Often – and such is the case in my life – we try undoubtedly to accomplish things alone; we’re prideful in our skillsets and accomplishments. We try and try, struggle and struggle, yet fail; or at least not succeed to the satisfaction of ourselves.
"Maybe you have dabbled in the basics of design and marketing within your Church’s communications and maybe it has proven to be difficult. You’re not alone." - Steve Miller
Justin Wise, a blogger, communicator, thinker, and social media strategist, voiced his professional opinion about the need for teamwork within church communications. He states, “it is crucial for you to set the need for a communications team." With the advancement of technology, the different platforms, and also the ways in which users are now communicating, this mentality Justin is hinting at has become even more prevalent. In this modern era, churches and their communicators must realize and understand that marketing and design cannot be placed on the backburner, given to the secretary or just completely ignored all together. Instead, it must be strategized, organized and implemented by individuals who grasp the concepts, mediums, and culture of the communications world. We must recognize the value of a communications strategy and team.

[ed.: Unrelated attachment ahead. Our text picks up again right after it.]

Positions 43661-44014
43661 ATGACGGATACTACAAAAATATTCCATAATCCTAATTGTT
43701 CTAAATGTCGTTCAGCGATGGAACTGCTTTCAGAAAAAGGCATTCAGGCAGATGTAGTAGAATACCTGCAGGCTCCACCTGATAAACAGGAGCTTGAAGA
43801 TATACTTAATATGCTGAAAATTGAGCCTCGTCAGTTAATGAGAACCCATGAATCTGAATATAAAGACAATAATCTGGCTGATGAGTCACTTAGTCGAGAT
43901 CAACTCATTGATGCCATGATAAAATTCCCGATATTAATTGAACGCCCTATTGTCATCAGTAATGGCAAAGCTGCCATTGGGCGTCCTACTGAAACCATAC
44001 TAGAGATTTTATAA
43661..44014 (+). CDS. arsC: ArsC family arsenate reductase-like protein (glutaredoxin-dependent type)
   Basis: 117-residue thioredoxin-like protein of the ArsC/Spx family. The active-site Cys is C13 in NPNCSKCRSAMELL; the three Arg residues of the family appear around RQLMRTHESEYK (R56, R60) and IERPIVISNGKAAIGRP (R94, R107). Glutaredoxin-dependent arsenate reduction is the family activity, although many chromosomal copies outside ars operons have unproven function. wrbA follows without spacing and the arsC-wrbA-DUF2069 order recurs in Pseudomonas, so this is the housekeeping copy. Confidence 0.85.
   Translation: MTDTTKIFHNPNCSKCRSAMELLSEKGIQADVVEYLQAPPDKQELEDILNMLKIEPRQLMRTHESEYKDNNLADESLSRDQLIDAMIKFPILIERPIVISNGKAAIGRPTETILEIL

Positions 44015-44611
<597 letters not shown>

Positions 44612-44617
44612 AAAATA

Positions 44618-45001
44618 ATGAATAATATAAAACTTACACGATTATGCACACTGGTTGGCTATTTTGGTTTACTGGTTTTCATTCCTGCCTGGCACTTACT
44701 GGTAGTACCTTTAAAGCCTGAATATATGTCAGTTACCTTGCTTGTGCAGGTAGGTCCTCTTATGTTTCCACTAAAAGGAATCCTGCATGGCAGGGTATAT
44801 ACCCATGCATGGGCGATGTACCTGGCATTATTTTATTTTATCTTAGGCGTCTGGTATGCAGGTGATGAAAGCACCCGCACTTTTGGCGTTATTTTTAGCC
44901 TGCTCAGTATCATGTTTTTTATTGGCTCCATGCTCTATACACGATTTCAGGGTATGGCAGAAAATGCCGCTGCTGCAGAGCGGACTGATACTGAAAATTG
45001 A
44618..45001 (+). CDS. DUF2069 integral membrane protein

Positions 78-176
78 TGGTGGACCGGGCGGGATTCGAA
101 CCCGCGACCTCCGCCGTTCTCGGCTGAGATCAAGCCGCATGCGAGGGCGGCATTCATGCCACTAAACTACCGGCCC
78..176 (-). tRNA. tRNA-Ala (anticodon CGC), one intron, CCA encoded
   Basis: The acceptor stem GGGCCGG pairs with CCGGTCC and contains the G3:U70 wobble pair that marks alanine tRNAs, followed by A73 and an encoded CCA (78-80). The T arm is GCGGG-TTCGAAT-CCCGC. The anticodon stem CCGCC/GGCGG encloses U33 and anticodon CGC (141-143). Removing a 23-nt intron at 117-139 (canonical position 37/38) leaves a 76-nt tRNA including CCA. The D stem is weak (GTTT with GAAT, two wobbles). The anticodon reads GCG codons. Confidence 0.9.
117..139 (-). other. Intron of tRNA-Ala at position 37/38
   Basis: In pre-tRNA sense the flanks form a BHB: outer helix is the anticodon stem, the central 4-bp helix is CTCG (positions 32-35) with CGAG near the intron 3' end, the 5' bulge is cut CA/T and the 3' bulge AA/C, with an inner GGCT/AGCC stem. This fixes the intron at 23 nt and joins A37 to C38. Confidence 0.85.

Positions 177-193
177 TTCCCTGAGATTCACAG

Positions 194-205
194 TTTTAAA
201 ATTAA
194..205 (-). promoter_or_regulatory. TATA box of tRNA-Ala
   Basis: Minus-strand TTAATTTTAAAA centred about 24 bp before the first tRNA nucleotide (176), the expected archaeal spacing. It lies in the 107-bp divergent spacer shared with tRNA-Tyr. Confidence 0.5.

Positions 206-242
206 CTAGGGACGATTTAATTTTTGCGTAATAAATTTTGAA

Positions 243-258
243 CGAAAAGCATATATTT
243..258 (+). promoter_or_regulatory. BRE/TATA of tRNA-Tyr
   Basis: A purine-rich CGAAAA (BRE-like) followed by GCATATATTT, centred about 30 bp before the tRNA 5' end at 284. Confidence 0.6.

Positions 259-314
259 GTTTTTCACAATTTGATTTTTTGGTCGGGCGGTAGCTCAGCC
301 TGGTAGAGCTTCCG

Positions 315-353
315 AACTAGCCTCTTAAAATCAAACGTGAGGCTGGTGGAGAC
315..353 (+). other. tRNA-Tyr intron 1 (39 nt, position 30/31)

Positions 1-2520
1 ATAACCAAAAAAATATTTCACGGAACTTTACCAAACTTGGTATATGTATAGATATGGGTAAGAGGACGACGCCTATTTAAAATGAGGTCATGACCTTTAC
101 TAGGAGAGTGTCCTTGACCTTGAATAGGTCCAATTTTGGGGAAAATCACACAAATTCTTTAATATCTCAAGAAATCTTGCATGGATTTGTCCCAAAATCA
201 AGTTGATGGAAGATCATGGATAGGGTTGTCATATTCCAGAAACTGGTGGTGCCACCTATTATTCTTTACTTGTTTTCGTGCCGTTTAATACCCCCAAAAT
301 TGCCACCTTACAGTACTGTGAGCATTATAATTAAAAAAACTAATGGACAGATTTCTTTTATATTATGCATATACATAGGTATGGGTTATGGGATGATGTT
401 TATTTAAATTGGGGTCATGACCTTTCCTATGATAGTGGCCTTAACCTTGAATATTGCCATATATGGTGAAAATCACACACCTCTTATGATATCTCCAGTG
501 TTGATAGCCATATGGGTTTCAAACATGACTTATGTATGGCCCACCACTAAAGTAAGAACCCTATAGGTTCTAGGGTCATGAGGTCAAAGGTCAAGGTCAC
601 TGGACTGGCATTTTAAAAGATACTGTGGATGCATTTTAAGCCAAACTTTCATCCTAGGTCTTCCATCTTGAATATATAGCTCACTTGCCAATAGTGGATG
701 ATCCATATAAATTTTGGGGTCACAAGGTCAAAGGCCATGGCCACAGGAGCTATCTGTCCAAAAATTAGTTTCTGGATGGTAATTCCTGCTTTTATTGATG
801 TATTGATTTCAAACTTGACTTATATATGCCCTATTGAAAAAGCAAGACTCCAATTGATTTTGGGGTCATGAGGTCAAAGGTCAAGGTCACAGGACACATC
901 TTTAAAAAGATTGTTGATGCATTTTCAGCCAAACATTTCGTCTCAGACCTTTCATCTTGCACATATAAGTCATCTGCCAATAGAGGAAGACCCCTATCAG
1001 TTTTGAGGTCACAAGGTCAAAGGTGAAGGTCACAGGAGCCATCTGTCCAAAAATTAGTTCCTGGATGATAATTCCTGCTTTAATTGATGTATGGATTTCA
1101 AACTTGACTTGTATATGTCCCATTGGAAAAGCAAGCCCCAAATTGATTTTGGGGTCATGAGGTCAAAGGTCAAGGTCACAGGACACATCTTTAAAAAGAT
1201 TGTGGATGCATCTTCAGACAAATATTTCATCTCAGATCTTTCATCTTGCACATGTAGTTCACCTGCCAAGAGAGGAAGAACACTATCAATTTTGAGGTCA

A functional team consists of qualified individuals who can collaborate, challenge, and motivate each other on a routine basis. These individuals must have a leader, a director. We believe that the most important part of a team is the chemistry the individuals have together. However, in close second is the need for a leader. This leader, often known as the communications director, should be champion “of the church’s vision, being a key person involved in how it’s messaged and communicated across different mediums,” according to Tim Schraeder. Your church must determine this leader, and then build a team around him/her.
Remember, there are key pieces to every communications team and puzzle; utilize them accordingly.